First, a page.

Discipline: Nanoscience or Materials Science
Subcategory: Materials Science
NITHIN KRISSHNA GUNASEKARAN - Norfolk State University, VIRGINIA
Co-Author(s): Prathima Prabhu Tumkur, Norfolk State University, VA; Nicole Nazario Bayon, Norfolk State University, VA; Krishnan Prabhakaran, Norfolk State University, VA; Joseph C Hall, Norfolk State University, VA; Govindarajan T Ramesh, Norfolk State University, VA
Cerium oxide and turmeric have antioxidant properties, which have gained interest among researchers to study their applications in the field of biomedicine, such as anti-inflammatory, anticancer, and antimicrobial applications. In this study, the turmeric extract was prepared and mixed with cerium nitrate hexahydrate, stirred continuously to obtain a homogeneous solution, and then heated on a hot plate to get the supernatant evaporated, which was then calcinated at 600°C to obtain the cerium oxide nanoparticles. Characterization of synthesized cerium oxide nanoparticles through Scanning Electron Microscopy determined the particle size to be in the range of 70 nm to 250 nm, and Energy Dispersive X-Ray Spectroscopy determined the elemental composition of cerium and oxygen. At higher magnifications, the particle size was around 70 nm which was determined using Field Emission Scanning Electron Microscopy. The presence of cerium oxide was assured by analyzing the spectrum obtained through the characterization of cerium oxide nanoparticles by Fourier Transform Infrared Spectroscopy. The cubic fluorite structure of cerium oxide nanoparticles was confirmed by analyzing the peaks obtained through the X-Ray Diffraction method, and the crystal size was determined to be 13 nm. The biocompatibility studies of cerium oxide nanoparticles were carried out using MTT assay in a 96-well plate. The results of the MTT assay revealed that the Beas-2b cells were viable when treated with various concentrations of cerium oxide nanoparticles ranging from 5 µg/well to 50 µg/well, thereby determining that the cerium oxide nanoparticles synthesized using turmeric extract are not toxic. Future research includes characterization using Transmission Electron Microscopy and biocompatibility studies using Live/Dead assay.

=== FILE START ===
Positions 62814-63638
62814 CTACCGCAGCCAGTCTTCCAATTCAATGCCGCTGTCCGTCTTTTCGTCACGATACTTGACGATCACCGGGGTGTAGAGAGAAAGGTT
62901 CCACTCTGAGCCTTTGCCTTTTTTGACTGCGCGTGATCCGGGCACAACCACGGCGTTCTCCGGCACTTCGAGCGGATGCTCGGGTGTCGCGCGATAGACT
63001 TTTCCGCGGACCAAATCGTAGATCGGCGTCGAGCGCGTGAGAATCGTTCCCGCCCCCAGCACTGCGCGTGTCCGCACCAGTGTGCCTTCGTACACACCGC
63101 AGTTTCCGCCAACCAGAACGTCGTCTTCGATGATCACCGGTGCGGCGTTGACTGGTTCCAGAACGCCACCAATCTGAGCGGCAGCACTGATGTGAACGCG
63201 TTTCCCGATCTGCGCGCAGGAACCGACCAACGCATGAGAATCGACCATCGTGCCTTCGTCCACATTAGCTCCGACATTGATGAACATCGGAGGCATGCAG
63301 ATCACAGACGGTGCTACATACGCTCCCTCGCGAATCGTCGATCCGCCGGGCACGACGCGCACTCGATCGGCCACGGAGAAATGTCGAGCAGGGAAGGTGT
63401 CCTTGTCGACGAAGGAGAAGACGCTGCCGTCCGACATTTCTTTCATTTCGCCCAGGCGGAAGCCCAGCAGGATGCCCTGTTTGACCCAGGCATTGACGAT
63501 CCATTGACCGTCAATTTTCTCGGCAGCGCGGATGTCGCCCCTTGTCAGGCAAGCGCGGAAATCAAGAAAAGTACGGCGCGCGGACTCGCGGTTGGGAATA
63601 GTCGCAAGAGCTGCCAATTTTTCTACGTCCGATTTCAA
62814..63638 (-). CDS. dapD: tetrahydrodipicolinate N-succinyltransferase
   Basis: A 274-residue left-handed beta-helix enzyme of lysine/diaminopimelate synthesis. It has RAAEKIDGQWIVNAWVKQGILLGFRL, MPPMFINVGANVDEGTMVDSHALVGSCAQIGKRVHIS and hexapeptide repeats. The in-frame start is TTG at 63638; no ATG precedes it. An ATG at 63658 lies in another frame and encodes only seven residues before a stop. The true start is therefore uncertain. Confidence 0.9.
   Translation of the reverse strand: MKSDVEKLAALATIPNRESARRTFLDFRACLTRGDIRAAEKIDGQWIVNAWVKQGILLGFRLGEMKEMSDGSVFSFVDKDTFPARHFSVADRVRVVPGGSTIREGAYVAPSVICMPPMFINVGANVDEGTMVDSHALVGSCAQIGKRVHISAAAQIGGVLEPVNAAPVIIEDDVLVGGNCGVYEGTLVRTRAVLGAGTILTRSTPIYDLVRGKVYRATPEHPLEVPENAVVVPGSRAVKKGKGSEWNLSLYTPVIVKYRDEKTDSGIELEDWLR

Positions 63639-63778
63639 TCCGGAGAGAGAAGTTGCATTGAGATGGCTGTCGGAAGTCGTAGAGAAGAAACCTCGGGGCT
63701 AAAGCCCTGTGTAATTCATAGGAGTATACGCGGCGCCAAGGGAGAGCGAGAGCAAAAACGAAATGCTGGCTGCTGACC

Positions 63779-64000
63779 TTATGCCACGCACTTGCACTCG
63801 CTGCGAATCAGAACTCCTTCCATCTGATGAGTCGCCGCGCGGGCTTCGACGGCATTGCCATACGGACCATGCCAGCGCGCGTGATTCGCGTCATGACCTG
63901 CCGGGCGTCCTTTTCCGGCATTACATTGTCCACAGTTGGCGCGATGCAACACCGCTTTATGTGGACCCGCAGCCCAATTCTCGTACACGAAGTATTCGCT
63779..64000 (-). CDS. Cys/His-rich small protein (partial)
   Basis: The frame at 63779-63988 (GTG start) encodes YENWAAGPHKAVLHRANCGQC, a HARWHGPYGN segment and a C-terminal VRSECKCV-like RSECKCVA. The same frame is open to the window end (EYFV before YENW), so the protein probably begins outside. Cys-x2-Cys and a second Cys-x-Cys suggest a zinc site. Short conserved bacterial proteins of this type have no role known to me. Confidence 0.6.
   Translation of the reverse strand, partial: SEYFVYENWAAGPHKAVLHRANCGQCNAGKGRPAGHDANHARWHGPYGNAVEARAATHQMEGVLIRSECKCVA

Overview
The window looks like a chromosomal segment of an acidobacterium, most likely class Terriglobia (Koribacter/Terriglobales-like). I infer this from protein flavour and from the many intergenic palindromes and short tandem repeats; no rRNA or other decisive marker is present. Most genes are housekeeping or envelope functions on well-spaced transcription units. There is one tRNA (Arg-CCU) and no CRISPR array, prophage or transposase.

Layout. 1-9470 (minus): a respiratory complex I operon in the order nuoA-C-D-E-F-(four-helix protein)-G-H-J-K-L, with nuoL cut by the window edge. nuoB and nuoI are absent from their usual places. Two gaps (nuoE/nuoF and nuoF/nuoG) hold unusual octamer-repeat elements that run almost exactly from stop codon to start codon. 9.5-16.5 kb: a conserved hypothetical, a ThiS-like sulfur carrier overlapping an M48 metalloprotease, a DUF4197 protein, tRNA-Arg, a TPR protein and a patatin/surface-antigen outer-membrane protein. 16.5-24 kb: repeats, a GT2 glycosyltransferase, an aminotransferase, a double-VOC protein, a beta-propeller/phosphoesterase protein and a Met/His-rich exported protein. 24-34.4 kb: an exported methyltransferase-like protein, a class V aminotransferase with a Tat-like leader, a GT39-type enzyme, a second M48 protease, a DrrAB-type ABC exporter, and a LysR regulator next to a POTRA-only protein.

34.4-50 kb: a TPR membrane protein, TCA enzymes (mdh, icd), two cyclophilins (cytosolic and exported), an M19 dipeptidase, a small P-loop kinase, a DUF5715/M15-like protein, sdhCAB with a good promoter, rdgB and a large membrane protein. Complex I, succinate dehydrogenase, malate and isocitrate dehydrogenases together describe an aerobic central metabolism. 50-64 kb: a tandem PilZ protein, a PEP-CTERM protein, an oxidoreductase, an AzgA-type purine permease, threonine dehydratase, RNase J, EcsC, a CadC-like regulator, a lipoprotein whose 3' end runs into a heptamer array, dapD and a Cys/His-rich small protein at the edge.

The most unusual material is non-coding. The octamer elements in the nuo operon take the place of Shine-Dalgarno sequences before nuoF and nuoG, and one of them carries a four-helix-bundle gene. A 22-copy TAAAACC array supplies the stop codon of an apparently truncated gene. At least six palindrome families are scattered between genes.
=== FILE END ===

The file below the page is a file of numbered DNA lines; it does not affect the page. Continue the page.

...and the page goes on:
Funder Acknowledgement(s): I would like to thank Ms. Olga Trofimova at William and Mary College, Williamsburg, Virginia. This work was supported by National Science Foundation CREST grant # 2112595
Faculty Advisor: GOVINDARAJAN T. RAMESH, email@example.com
Role: I synthesized and characterized the cerium oxide nanoparticles and performed the biocompatibility studies